Sex-biased gene expression across mammalian organ development and evolution

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Sexually dimorphic traits are common among mammals and are specified during development through the deployment of sex-specific genetic programs. Because little is known about these programs, we investigated them using a resource of gene expression profiles in males and females throughout the development of five organs in five mammals (human, mouse, rat, rabbit, and opossum) and a bird (chicken). We found that sex-biased gene expression varied considerably across organs and species and was often cell-type specific. Sex differences increased abruptly around sexual maturity instead of increasing gradually during organ development. Finally, sex-biased gene expression evolved rapidly at the gene level, with differences between organs in the evolutionary mechanisms used, but more slowly at the cellular level, with the same cell types being sexually dimorphic across species.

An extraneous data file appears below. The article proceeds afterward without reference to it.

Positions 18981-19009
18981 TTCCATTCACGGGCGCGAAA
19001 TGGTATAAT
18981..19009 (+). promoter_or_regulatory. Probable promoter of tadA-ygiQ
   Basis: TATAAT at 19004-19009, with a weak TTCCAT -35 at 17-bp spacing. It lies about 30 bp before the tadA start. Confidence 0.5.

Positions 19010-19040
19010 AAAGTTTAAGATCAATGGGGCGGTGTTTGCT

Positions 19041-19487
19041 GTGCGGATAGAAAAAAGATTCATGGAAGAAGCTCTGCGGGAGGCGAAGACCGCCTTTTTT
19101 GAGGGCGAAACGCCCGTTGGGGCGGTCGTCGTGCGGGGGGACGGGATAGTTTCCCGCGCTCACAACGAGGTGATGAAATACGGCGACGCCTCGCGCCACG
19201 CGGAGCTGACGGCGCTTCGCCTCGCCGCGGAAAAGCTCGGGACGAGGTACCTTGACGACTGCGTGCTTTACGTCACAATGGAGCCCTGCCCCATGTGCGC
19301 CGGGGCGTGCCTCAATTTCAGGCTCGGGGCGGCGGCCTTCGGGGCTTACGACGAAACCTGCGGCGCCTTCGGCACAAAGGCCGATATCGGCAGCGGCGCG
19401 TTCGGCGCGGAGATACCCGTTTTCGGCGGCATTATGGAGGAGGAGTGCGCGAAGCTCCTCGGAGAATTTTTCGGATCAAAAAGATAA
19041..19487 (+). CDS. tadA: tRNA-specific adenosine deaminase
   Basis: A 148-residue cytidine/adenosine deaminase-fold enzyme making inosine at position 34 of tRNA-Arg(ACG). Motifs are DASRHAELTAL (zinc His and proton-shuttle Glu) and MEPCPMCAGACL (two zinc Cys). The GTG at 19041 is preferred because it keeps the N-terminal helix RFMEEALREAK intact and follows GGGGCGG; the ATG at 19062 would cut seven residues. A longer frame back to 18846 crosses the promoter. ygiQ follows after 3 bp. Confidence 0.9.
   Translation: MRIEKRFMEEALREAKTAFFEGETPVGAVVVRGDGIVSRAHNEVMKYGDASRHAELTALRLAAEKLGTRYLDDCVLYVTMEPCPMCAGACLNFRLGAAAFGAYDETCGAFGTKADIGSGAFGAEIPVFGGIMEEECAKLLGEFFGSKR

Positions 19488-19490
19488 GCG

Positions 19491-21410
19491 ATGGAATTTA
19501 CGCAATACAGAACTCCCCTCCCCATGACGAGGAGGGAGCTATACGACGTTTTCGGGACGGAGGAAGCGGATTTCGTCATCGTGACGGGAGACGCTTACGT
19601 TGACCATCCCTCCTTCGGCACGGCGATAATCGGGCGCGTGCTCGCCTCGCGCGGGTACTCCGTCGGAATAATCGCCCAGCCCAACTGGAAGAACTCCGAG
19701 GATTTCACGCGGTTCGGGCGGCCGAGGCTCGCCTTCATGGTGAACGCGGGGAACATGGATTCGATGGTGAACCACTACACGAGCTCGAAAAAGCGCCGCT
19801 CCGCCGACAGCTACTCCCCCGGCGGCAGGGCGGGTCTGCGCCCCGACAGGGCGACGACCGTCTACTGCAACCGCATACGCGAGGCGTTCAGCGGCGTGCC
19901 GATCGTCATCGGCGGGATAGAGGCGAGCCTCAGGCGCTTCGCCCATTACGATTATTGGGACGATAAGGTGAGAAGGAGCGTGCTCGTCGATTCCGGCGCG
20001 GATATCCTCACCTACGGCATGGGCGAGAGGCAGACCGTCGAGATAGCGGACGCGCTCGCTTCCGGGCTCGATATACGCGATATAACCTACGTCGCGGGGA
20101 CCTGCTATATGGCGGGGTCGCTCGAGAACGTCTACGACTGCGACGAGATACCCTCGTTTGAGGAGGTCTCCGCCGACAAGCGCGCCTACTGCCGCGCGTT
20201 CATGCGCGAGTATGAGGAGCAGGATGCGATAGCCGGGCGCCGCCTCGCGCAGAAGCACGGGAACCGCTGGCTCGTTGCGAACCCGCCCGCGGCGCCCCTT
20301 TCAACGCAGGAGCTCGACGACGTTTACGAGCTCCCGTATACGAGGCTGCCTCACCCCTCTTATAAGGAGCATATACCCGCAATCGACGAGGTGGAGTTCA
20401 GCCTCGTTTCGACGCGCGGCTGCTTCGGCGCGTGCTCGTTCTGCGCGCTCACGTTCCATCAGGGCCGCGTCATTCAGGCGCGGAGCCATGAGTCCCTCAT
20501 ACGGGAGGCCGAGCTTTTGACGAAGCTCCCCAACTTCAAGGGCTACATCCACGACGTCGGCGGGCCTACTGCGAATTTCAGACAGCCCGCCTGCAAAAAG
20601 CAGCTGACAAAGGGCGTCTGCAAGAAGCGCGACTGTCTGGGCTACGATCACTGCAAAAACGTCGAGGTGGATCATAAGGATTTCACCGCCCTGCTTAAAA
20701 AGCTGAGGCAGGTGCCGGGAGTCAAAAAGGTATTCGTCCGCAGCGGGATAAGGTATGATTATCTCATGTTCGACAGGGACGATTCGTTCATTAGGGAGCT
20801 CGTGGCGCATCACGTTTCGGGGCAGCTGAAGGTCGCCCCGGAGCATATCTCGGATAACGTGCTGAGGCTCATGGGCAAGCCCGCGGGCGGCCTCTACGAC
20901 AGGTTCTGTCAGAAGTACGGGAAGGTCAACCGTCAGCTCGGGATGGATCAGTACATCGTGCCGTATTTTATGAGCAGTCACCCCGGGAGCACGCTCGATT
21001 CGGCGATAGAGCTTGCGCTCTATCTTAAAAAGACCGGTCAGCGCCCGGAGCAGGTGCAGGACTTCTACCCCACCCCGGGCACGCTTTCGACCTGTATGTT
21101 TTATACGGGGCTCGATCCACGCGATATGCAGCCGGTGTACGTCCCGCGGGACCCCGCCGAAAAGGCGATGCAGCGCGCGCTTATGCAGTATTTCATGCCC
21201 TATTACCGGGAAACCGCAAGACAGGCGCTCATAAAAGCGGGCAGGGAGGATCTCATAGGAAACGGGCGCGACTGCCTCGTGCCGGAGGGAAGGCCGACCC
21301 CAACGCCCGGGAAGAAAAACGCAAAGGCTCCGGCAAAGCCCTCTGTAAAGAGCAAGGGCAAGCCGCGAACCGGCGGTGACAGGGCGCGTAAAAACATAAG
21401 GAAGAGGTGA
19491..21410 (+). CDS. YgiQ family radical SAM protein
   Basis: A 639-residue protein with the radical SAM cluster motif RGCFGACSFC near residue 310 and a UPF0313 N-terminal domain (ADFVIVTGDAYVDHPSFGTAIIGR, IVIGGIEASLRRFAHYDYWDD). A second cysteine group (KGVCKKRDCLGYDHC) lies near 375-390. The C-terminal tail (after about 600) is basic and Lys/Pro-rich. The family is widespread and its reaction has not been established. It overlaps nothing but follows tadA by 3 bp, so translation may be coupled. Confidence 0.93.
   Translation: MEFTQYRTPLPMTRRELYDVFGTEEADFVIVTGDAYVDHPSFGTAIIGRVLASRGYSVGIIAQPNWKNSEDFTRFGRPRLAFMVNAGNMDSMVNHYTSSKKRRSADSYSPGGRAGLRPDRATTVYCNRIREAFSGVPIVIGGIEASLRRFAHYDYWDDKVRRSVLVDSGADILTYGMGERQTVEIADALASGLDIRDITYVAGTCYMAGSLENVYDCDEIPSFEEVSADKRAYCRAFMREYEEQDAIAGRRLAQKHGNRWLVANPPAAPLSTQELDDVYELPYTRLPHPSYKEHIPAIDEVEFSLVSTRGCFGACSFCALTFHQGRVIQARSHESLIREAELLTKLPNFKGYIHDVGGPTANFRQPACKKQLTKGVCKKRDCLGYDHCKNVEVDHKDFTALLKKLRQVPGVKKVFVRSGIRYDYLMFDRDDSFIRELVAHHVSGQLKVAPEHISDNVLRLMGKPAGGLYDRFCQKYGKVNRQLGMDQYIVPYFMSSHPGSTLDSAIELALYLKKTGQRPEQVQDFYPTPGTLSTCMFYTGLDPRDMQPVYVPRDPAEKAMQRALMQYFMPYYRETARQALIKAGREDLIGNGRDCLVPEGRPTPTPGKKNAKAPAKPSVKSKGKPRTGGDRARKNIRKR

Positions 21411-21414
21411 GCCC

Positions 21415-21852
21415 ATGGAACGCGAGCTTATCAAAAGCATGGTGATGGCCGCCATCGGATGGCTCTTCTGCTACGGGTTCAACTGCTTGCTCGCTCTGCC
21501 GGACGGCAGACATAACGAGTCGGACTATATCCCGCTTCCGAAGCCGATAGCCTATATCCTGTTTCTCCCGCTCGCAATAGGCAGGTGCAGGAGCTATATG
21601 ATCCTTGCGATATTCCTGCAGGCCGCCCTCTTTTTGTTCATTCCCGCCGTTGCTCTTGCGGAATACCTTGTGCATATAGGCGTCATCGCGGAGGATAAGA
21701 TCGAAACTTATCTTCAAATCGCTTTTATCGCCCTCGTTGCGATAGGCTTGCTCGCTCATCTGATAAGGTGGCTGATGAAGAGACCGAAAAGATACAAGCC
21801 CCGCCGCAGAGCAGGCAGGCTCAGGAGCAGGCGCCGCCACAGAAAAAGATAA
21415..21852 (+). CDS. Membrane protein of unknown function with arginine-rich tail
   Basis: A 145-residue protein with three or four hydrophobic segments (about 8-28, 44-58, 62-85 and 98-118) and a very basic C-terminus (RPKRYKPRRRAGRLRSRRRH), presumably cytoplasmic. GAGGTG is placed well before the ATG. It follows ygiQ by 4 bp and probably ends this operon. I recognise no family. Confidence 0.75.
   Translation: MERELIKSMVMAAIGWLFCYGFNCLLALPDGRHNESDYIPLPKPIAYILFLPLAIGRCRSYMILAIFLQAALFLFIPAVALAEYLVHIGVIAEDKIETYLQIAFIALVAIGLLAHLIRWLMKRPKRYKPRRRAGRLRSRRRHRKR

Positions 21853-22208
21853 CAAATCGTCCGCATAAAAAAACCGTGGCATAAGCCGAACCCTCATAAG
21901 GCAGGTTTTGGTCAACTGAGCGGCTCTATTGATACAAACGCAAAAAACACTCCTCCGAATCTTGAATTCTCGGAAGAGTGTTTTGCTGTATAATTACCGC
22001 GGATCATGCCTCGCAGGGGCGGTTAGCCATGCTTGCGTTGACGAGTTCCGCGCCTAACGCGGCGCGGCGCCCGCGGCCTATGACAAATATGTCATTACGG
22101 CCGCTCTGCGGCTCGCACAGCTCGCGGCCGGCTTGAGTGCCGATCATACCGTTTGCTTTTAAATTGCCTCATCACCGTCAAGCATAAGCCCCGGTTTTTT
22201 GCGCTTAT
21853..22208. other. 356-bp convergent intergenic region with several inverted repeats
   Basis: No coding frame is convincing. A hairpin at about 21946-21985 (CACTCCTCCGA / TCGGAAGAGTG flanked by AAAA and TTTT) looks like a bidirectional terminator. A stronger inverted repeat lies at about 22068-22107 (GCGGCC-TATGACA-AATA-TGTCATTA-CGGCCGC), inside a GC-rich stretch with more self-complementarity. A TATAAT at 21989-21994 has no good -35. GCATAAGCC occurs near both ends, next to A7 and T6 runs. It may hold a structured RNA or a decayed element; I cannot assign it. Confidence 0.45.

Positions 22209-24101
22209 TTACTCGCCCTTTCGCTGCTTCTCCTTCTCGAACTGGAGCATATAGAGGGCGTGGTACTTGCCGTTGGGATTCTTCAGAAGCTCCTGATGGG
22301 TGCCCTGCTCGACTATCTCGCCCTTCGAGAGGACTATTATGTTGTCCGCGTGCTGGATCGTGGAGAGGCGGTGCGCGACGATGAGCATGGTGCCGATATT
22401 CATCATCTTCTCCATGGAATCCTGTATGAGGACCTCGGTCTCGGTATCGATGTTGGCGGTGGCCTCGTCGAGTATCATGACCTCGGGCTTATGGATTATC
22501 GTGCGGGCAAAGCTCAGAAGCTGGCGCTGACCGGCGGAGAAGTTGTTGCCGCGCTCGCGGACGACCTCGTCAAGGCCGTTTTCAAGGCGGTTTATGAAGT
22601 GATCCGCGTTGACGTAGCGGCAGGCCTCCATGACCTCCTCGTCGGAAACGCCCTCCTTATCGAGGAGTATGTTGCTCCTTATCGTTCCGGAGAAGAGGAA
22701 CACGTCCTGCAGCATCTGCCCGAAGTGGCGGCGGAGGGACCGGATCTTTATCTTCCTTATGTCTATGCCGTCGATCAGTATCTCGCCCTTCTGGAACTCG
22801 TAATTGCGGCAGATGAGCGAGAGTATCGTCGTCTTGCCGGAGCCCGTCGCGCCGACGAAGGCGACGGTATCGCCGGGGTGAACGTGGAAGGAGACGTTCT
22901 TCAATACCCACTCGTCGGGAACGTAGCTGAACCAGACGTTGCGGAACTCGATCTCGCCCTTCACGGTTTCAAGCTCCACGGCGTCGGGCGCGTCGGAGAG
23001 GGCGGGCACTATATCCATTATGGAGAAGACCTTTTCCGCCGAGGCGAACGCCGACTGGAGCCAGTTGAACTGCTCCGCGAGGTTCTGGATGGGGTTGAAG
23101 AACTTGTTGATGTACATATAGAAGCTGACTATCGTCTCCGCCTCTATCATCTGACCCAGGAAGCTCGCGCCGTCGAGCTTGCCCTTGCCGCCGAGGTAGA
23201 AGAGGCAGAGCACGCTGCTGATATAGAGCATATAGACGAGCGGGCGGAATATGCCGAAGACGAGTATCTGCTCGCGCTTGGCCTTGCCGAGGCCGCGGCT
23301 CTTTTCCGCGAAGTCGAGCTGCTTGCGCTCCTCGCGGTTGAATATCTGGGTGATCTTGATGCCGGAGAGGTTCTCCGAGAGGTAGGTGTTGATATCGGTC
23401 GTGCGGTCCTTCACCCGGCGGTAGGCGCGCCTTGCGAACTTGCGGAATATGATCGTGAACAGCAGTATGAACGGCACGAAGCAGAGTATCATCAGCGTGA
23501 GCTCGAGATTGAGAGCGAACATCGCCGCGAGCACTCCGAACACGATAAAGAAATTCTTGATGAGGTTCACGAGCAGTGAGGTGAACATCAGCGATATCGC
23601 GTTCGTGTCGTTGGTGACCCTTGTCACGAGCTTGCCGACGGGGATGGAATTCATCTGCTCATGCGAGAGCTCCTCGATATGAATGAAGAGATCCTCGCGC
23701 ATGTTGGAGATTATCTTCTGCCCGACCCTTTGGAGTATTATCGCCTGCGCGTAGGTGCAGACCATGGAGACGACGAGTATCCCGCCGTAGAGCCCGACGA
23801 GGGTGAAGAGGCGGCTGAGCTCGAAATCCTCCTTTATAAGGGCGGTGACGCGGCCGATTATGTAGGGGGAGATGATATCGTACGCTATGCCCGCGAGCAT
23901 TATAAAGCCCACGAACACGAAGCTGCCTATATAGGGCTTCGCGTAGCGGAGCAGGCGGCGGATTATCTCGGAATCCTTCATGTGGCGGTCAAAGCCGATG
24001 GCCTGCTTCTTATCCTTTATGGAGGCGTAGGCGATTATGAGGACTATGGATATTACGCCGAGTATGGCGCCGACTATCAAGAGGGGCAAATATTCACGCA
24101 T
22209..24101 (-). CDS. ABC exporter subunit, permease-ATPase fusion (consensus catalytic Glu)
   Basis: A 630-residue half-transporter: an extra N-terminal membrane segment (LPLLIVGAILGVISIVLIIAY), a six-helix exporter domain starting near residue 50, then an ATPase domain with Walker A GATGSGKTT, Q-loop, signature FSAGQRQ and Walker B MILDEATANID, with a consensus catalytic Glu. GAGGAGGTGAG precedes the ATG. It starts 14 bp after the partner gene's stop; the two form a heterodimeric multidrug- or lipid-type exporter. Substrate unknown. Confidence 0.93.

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Journal Science
Volume 382
Issue number 6670
Pages eadf1046
Available online
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